Important: This documentation covers Yarn 1 (Classic).
For Yarn 2+ docs and migration guide, see


Workspaces are a new way to set up your package architecture that’s available by default starting from Yarn 1.0. It allows you to setup multiple packages in such a way that you only need to run yarn install once to install all of them in a single pass.

Why would you want to do this?

  • Your dependencies can be linked together, which means that your workspaces can depend on one another while always using the most up-to-date code available. This is also a better mechanism than yarn link since it only affects your workspace tree rather than your whole system.

  • All your project dependencies will be installed together, giving Yarn more latitude to better optimize them.

  • Yarn will use a single lockfile rather than a different one for each project, which means fewer conflicts and easier reviews.

How to use it?

Add the following in a package.json file. Starting from now on, we’ll call this directory the “workspace root”:


  "private": true,
  "workspaces": ["workspace-a", "workspace-b"]

Note that the private: true is required! Workspaces are not meant to be published, so we’ve added this safety measure to make sure that nothing can accidentally expose them.

After this file has been created, create two new subfolders named workspace-a and workspace-b. In each of them, create another package.json file with the following content:


  "name": "workspace-a",
  "version": "1.0.0",

  "dependencies": {
    "cross-env": "5.0.5"


  "name": "workspace-b",
  "version": "1.0.0",

  "dependencies": {
    "cross-env": "5.0.5",
    "workspace-a": "1.0.0"

Finally, run yarn install somewhere, ideally inside the workspace root. If everything works well, you should now have a similar file hierarchy:


/node_modules/workspace-a -> /workspace-a


Note: don’t look for /node_modules/workspace-b. It won’t be there unless some other package use it as a dependency.

And that’s it! Requiring workspace-a from a file located in workspace-b will now use the exact code currently located inside your project rather than what is published on npm, and the cross-env package has been correctly deduped and put at the root of your project to be used by both workspace-a and workspace-b.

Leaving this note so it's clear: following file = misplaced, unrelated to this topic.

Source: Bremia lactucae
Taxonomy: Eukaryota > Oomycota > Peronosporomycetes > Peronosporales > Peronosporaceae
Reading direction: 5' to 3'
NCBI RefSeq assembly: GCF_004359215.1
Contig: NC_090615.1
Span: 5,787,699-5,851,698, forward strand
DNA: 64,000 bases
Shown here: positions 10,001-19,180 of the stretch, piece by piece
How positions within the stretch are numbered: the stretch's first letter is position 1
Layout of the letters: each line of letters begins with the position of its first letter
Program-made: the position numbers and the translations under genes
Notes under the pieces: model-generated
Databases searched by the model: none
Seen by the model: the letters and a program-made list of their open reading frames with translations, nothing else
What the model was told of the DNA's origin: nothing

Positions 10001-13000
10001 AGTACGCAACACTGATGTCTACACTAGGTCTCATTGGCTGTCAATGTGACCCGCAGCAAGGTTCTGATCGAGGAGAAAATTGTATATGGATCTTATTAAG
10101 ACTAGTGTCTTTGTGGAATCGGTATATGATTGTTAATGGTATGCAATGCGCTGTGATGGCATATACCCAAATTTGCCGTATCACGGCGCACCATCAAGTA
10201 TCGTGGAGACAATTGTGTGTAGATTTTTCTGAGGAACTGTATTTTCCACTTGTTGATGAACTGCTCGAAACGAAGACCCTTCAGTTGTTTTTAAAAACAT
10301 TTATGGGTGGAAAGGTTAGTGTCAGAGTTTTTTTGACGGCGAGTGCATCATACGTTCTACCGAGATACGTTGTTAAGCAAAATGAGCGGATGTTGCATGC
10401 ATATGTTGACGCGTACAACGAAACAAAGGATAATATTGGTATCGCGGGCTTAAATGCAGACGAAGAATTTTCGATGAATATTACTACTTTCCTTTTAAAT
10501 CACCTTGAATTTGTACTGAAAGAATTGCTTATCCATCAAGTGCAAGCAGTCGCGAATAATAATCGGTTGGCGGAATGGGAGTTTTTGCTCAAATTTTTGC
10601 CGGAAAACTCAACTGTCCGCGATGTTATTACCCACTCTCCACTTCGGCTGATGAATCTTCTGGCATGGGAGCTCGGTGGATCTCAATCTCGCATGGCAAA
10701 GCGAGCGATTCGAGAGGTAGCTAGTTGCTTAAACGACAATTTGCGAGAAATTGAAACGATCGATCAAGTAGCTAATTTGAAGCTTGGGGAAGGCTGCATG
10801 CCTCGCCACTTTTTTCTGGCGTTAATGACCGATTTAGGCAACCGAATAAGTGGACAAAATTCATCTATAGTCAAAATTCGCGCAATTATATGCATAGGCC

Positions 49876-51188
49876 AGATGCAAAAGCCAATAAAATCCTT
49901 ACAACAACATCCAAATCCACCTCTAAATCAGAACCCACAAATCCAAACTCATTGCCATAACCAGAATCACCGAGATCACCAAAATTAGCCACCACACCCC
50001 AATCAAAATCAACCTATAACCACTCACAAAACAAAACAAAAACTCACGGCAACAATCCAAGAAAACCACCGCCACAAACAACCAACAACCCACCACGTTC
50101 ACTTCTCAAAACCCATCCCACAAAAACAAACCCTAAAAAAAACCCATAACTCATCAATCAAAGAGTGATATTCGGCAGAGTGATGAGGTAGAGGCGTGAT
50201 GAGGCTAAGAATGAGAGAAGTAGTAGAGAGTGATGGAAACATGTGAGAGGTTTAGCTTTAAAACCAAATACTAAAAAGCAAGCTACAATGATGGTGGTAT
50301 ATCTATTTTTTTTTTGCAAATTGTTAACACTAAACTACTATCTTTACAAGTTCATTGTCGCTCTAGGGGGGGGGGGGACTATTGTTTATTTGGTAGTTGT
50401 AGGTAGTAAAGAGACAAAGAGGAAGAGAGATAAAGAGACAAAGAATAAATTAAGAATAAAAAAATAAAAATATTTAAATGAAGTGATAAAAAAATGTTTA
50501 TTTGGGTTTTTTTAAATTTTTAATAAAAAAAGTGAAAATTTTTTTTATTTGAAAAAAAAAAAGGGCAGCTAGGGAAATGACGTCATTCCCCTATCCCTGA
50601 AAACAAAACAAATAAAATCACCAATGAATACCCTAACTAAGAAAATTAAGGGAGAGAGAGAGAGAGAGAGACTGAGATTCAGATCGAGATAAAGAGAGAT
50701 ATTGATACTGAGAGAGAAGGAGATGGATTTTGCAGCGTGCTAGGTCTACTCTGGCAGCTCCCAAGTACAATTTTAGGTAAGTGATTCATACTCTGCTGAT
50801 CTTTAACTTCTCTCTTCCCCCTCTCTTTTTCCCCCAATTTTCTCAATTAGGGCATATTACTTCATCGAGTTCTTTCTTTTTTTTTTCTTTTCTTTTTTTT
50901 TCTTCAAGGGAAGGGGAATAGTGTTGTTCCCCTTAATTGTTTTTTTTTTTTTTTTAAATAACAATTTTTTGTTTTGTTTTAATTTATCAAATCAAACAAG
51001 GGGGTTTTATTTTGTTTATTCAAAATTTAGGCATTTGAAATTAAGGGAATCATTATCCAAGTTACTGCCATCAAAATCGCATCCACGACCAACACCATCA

Please note the fact that /workspace-a is aliased as /node_modules/workspace-a via a symlink. That’s the trick that allows you to require the package as if it was a normal one! You also need to know that the /workspace-a/package.json#name field is used and not the folder name. This means that if the /workspace-a/package.json name field was "pkg-a", the alias will be the following: /node_modules/pkg-a -> /workspace-a and you will be able to import code from /workspace-a with const pkgA = require("pkg-a"); (or maybe import pkgA from "pkg-a";).

How does it compare to Lerna?

Yarn’s workspaces are the low-level primitives that tools like Lerna can (and do!) use. They will never try to support the high-level feature that Lerna offers, but by implementing the core logic of the resolution and linking steps inside Yarn itself we hope to enable new usages and improve performance.

Tips & Tricks

  • The workspaces field is an array containing the paths to each workspace. Since it might be tedious to keep track of each of them, this field also accepts glob patterns! For example, Babel reference all of their packages through a single packages/* directive.

  • Workspaces are stable enough to be used in large-scale applications and shouldn’t change anything from the way the regular installs work, but if you think they’re breaking something, you can disable them by adding the following line into your Yarnrc file:

    workspaces-experimental false
  • If you’re only making changes to a single workspace, use –focus to quickly install sibling dependencies from the registry rather than building all of them from scratch.

Limitations & Caveats

  • The package layout will be different between your workspace and what your users will get (the workspace dependencies will be hoisted higher into the filesystem hierarchy). Making assumptions about this layout was already hazardous since the hoisting process is not standardized, so theoretically nothing new here. If you encounter issues, try using the nohoist option

  • In the example above, if workspace-b depends on a different version than the one referenced in workspace-a’s package.json, the dependency will be installed from npm rather than linked from your local filesystem. This is because some packages actually need to use the previous versions in order to build the new ones (Babel is one of them).

  • Be careful when publishing packages in a workspace. If you are preparing your next release and you decided to use a new dependency but forgot to declare it in the package.json file, your tests might still pass locally if another package already downloaded that dependency into the workspace root. However, it will be broken for consumers that pull it from a registry, since the dependency list is now incomplete so they have no way to download the new dependency. Currently there is no way to throw a warning in this scenario.

  • Workspaces must be descendants of the workspace root in terms of folder hierarchy. You cannot and must not reference a workspace that is located outside of this filesystem hierarchy.

  • Nested workspaces are not supported at this time.